2 automakers have already used all of their EV tax credits, and 3 more are coming soon

Electric vehicles are becoming increasingly popular. And a big reason is the federal electric vehicle tax credit, which has made new electric vehicles more affordable for more Americans. However, these tax credits come with special rules that limit the number of credits automakers can use. Two automakers have already used up all of their federal electric vehicle tax credits, and three more will soon join them if the rules don’t change.

A Brief History of the Federal Electric Vehicle Tax Credit

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The current federal electric vehicle tax credit went into effect in 2010, and the idea was to get Americans to drive cleaner, more fuel-efficient cars. As a result, the tax credit could be used for EVs but also for certain hybrids. The amount of the tax credit would be based on the size of the car’s battery, so hybrids would get a lower tax credit than electric vehicles.

Moreover, the tax credit was not available to everyone. Because of the way accounting and taxes work, the people who benefited from these credits were mainly those who owed a lot of taxes each year. Each automaker received 200,000 credits. The number of credits decreased as a car manufacturer approached the limit.

The auto industry has changed rapidly since 2010, when Tesla started making electric vehicles popular and affordable. Many automakers have followed in Tesla’s footsteps, which is why more and more automakers are running out of credits.

2 automakers have already exhausted their federal EV tax credits

Tesla has exhausted its federal electric vehicle tax credits under current guidelines | Press Kena Betancur/VIEW via Getty Images

Unsurprisingly, Tesla was the first to run out of federal tax credits, at the end of 2019. Since Tesla’s entire lineup includes electric vehicles, nearly every sale meant a customer would use a credit. When Tesla introduced the affordable Model 3, many consumers bought a Tesla and used credit.

General Motors was the second automaker to use its credits – it ran out in early 2020. The main reason is the Chevy Bolt, but the Volt also contributed. Sales of the Chevy Spark EV and Cadillac CT6 PHEV also depleted GM’s credits.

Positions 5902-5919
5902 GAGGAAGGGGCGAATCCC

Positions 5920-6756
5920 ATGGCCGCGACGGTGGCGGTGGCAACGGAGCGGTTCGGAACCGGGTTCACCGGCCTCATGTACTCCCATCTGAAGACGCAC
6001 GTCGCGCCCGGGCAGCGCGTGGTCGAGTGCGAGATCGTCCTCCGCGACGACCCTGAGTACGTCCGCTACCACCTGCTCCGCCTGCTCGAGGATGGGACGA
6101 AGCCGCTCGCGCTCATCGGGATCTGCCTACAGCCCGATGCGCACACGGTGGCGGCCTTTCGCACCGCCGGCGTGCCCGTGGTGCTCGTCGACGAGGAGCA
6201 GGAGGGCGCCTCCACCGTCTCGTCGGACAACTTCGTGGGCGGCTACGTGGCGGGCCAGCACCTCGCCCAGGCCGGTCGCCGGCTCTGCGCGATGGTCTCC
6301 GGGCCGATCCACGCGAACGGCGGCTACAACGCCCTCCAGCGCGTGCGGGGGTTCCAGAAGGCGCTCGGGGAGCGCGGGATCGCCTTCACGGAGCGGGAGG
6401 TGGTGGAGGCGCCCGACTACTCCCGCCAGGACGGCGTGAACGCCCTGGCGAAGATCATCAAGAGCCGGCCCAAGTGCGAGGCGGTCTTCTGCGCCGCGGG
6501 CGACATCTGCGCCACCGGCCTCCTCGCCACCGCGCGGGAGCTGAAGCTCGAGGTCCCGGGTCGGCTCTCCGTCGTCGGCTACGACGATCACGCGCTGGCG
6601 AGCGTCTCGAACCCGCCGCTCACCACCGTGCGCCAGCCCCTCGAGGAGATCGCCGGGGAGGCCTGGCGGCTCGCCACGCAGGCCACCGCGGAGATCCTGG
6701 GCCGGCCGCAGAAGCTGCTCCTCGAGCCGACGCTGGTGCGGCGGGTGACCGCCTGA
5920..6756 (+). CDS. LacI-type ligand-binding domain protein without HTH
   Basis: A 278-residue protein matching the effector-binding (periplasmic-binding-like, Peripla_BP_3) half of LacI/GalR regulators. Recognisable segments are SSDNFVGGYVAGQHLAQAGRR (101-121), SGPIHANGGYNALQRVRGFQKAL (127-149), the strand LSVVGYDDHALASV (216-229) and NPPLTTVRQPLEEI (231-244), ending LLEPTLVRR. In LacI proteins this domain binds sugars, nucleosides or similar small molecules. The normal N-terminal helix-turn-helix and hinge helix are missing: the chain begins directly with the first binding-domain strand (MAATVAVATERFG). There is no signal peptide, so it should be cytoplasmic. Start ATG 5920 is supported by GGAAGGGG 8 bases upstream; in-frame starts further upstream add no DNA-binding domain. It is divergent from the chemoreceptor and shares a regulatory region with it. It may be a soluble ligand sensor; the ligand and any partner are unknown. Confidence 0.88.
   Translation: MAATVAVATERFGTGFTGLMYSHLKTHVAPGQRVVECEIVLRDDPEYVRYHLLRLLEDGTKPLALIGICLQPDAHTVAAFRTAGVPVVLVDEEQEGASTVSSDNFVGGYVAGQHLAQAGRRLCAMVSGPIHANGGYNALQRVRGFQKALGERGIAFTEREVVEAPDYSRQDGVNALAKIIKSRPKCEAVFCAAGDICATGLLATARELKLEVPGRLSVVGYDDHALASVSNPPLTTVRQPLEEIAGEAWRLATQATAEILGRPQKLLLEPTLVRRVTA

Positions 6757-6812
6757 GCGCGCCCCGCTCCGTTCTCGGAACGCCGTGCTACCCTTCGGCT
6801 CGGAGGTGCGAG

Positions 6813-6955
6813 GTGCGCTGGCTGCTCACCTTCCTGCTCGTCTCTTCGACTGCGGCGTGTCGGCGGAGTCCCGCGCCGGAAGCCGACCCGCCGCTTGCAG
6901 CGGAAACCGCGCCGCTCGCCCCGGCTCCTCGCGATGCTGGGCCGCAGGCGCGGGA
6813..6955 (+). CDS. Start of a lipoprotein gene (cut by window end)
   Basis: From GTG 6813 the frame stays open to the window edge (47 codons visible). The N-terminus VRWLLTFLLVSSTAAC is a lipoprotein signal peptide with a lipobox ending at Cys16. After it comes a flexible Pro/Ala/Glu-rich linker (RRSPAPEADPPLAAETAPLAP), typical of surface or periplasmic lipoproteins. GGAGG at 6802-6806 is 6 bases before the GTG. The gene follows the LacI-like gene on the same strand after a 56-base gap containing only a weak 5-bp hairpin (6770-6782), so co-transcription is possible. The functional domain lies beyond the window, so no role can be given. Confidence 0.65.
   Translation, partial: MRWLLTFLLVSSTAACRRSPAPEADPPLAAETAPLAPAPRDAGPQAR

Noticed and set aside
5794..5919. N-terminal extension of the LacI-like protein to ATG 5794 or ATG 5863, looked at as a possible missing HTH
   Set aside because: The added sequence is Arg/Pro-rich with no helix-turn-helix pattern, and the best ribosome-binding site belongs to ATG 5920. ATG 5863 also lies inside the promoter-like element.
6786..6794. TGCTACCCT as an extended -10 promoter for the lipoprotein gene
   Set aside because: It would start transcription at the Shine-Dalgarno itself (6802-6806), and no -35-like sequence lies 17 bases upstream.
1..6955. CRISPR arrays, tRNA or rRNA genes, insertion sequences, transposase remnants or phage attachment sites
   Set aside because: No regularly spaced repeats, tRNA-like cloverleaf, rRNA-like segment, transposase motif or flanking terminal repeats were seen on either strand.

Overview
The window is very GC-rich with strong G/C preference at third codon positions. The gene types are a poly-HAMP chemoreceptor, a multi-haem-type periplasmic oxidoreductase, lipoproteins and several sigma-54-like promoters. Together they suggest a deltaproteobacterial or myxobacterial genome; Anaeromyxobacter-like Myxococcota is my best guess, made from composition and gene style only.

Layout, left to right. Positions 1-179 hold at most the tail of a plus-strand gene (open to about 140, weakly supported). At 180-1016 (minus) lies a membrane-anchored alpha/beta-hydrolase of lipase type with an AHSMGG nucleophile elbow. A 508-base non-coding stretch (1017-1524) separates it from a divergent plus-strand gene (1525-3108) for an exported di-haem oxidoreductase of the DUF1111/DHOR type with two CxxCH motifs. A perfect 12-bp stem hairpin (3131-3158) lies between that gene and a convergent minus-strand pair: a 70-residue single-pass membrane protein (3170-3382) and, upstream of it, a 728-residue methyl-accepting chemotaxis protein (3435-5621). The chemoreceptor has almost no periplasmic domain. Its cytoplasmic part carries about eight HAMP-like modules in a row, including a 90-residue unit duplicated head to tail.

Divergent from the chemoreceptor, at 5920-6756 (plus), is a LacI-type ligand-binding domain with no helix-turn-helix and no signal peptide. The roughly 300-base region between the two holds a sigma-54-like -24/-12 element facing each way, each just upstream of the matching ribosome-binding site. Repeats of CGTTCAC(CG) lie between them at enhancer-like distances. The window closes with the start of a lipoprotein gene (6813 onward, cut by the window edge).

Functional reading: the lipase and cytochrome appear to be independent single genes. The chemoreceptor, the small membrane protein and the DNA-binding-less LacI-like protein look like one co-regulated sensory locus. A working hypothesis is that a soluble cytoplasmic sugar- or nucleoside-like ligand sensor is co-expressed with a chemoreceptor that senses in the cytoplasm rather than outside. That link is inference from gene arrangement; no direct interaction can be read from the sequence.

3 other automakers will soon reach the limit

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Toyota will soon join the club. The Japanese auto giant hasn’t hit the 200,000 vehicle limit yet, but its credits are dwindling fast. According to APE, Toyota vehicles purchased after September 30, 2023 will not be eligible under the current rules. Unlike Tesla and GM, Toyota will hit the limit mainly because of plug-in hybrids. It has a few popular PHEVs that qualify for credit, including the Prius Prime and RAV4 Prime.

Moreover, Nissan and Ford are about to reach the limit, EV adoption reports. Nissan can thank the Leaf, an affordable electric vehicle that has seen consistent sales for more than a decade. Ford is nearing the limit with plug-in hybrids like the Escape PHEV and all-electric vehicles like the popular Mustang Mach-E. Additionally, the Blue Oval sells the E-Transit, an electric van that companies buy for their delivery fleets.

The good news is that the 200,000 credit limit will disappear if the Inflation Reduction Act is passed. This law will remove the 200,000 credit limit, but add new rules that makers of electric vehicles must follow if they want to take advantage of federal tax credits.

RELATED: Does the 2022 Hyundai Ioniq 5 qualify for the federal electric vehicle tax credit?

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